Updated from 3:18 p.m. EST
The minutes of the
Dec. 11 meeting, released Wednesday, compounded the market's pessimism, and helped lead the market to one of its worst first trading days of the year ever.
Insight into the Fed's thinking on its December decision to lower the federal funds rate by 25 basis points came on the heels of the new year's first economic data point, which highlighted the economy's turn for the worse.
Dow Jones Industrial Average
was down Wednesday morning when investors learned that the Institute for Supply Management's read on economic activity fell to it's lowest level in four and half years. The ISM survey indicated a contracting economy with a reading below 50 for December of 47.7. Analysts had expected a 50.5 reading. Likewise threatening the economic picture was the price of oil Wednesday, which reached $100 per barrel for the first time in history.
By the end of the trading day, the Dow fell 1.67%, or 220 points, its worst first day of the year ever, according to
slumped 1.4%, the sixth-worst start to year in history, according to Standard & Poor's.
The financial sector was once again hard-hit, as fears that mortgage-related losses and a weak economy will intensify and speculation about layoffs in the space loomed. Shares of
were down 3.5%,
was off 1.7%,
was down 1.8% and
The minutes of the December meeting were received with familiar discontent. The Federal Open Market Committee disappointed the market in December when it cut the fed funds rate by just 25 basis points to 4.25%, and the rate charged at the Fed's discount window by 25 basis to 4.75%. Investors wanted more, as the credit crunch had regained its grip, threatening normal operations in the financial markets and particularly the market for short-term funding of financial institutions.
On the impact of the credit crunch, the minutes echoed the message of the ISM, which is that the economy did weaken considerably in the fourth quarter of 2007. Economists heralded Wednesday's ISM report as evidence of an inventory overhang, or correction, which may bring the fourth quarter GDP to around 1% or lower, according to many.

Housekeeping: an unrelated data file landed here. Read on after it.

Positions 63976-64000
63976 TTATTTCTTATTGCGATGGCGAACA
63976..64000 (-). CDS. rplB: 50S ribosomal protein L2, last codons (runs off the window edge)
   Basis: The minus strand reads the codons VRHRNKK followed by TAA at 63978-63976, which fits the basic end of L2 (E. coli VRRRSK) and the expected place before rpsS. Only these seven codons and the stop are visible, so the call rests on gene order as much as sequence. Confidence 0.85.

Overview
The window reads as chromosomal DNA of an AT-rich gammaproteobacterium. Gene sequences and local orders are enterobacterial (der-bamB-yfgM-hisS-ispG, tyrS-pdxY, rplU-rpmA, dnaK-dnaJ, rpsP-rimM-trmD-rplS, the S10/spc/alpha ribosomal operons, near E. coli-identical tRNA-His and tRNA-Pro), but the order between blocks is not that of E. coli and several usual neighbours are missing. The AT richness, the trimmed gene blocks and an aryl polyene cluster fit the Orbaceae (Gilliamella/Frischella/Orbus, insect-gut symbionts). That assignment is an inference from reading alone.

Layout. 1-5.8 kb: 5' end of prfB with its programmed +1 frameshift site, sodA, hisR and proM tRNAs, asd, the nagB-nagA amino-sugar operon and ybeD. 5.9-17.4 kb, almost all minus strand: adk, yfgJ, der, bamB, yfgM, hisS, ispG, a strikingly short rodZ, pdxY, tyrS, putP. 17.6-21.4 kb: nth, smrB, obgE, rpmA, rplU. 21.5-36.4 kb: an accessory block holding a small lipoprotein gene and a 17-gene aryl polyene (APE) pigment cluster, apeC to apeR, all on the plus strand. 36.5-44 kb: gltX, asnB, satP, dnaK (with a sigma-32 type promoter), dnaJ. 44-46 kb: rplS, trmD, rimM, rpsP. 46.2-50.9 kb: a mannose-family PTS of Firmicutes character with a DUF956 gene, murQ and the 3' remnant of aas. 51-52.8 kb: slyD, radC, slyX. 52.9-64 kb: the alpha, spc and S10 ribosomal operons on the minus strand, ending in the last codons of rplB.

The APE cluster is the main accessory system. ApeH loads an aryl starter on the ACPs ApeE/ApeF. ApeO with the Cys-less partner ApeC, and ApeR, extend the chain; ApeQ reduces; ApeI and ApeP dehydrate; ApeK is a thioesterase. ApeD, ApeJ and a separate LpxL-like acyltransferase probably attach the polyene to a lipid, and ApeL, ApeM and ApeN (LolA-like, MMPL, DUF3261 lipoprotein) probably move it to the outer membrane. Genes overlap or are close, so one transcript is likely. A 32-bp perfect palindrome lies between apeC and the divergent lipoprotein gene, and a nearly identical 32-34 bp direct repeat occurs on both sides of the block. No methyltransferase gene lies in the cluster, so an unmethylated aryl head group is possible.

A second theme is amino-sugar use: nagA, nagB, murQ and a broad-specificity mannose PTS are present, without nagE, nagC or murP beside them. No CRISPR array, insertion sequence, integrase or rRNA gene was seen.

"After the robust gains of the summer, economic activity decelerated significantly in the fourth quarter," read the minutes.
The Fed highlighted the continued correction in the housing market as the culprit for its real economy concerns, and noted slowing employment, industrial production, weaker demand for cars and generally flat consumer spending. The Fed also highlighted weaker business spending in the fourth quarter, countering the prior two quarters of increases. Third-quarter GDP was strong at 3.9% on the back of rising exports and increased business spending.
Reverberating against Wednesday's
$100 per barrel oil was the Fed's take on inflation. Back in December, markets didn't want to hear high or low about inflation, as the credit crunch and liquidity crisis facing banks and financial institutions at year end seemed the most pertinent threat to the economy. But, the Fed's minutes indicated that the central bank was anything but blasé about inflation.
"Headline consumer price inflation increased in September and October from its low rates in the summer as the surge in crude oil prices began to be reflected in retail energy prices," read the minutes. "Some inflation risks remained."
The Fed did appear to concentrate much of its discussion on the disruptions in financial markets. The Fed highlighted concerns that credit availability was limited, housing market problems had intensified, liquidity in short-term funding markets was scarce, and large losses at financial institutions had the potential for an economic impact.
The Fed made note that the market expected the central bank to slash rates, or help out in some way, but that they also noted the lag effects of the already 75 basis points of easing the central bank had already done.
Members "recognized the economic outlook was unusually uncertain," read the minutes. "Financial stresses could increase further," said the central bank. Or, "financial market conditions might improve more rapidly than members expected, in which case a reversal of some of the rate cuts might be appropriate," read the minutes.
The minutes did make mention of the Dec. 12 announcement of the concerted effort by several global central banks to inject liquidity into the financial system to aid institutions through the critical and liquidity-challenged year-end period. The four $20 billion or more liquidity efforts through a Term Auction Facility was discussed at a Dec. 6 conference call and aimed "at improving market functioning," read the minutes.
The liquidity solution, and overall, coordination with other global central banks was largely considered a positive, though there were discussions about potentially damaging incentives created by such auctions in the long run.
In keeping with TSC's editorial policy, Rappaport doesn't own or short individual stocks. She also doesn't invest in hedge funds or other private investment partnerships. She appreciates your feedback. Click
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